Peter Hernandez: Yes, they’ve made it easier for citizens to invest in foreign countries. China recognizes the need to open its commerce and participate more fully in world markets. They are fascinated with the entertainment industry, real estate and technology, and have invested heavily in such. They are participating more globally in sports, particularly in soccer. They travel a lot, particularly to the US. Overall they recognize the advantages of opening up and being less insular.
Stephany Chen: The instability of the Chinese stock market, the depreciation of the RMB and the altering of the repatriation limits has forced Chinese investors to look into overseas investment. In an effort to decrease outflow capital, the Chinese government has created an economic stimulus to cut interest rates and bank reserve requirements to encourage reinvestment in the country.
Amy Hsueh: Chinese investors are currently allowed to convert the equivalent of $50,000 into other currencies, although that is about to change once the Chinese government rolls out the QDII2 (Qualified Domestic Investor Program), which will allow Chinese investors to invest as much as half of their assets overseas.
CPE: What U.S. sectors and markets are Chinese investors focused on?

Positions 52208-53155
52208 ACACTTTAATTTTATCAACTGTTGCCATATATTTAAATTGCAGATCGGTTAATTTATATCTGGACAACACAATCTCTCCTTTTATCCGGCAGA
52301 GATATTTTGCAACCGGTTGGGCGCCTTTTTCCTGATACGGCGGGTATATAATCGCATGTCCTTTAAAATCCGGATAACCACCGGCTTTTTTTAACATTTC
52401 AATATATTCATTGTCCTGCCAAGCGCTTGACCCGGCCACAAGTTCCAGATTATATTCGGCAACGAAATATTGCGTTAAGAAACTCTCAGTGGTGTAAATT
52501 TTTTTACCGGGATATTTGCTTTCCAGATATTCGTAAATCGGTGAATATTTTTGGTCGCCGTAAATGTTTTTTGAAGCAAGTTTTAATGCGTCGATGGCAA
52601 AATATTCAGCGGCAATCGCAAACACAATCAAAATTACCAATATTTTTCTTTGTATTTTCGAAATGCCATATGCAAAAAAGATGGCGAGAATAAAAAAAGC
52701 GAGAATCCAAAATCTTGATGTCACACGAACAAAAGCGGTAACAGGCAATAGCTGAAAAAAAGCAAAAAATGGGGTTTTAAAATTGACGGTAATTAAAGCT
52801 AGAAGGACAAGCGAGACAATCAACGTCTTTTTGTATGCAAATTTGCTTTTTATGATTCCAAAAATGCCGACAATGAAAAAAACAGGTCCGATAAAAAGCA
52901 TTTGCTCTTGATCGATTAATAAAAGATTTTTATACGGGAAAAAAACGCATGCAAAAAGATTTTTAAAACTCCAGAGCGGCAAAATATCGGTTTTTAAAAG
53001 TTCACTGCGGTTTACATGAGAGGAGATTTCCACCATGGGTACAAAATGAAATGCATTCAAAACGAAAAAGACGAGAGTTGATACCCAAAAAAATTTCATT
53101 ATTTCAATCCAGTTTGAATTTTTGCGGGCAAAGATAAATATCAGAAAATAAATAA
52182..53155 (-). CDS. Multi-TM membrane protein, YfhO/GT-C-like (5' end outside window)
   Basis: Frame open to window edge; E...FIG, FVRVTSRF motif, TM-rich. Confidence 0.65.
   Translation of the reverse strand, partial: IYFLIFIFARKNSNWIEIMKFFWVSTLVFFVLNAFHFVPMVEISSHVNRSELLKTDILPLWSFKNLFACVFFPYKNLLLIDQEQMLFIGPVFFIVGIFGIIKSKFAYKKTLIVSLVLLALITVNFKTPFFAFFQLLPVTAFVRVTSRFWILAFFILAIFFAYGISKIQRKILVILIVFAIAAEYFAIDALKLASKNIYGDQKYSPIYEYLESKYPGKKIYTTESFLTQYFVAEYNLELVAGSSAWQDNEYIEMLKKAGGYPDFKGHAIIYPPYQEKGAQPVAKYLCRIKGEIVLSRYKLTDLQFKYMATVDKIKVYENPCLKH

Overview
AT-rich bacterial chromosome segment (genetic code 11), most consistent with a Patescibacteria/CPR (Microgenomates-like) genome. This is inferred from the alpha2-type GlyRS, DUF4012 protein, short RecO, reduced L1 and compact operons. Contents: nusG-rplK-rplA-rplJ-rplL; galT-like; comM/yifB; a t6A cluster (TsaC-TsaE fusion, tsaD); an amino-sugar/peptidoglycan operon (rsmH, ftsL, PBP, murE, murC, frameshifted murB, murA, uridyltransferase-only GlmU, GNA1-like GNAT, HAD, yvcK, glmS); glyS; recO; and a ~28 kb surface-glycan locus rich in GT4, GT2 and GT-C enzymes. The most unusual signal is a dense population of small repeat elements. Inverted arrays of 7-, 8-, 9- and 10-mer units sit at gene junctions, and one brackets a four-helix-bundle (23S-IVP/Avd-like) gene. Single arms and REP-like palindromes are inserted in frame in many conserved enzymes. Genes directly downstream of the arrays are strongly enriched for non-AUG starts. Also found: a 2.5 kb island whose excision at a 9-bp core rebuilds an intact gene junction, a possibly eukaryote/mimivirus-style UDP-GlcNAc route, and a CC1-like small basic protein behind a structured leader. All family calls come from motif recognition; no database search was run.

Peter Hernandez: They like Los Angeles, San Francisco and New York. In L.A., there’s a huge focus on several markets in the San Gabriel Valley, such as San Marino. For luxury, New York, Beverly Hills, Newport Beach and San Francisco are primary targets and although they have participated in some huge iconic and trophy properties, 70 percent of their real estate investments are under $1 million. There’s heavy investment in single-family residences.
Amy Hsueh: Chinese buyers are focusing on areas with highly ranked school districts. Here in southern California, Irvine and Arcadia are amongst those cities that are academically sought after. Not all Chinese investors are buying mega mansions that are $4 million and above. The majority of my buyers are looking for properties between $750,000 and $1.5 million. Not only are Chinese investors conservative in their investing habits, they also seek properties that can be resold quickly if they decide to put them on the market.
Michele Chiu: Any type of real estate with a residential component.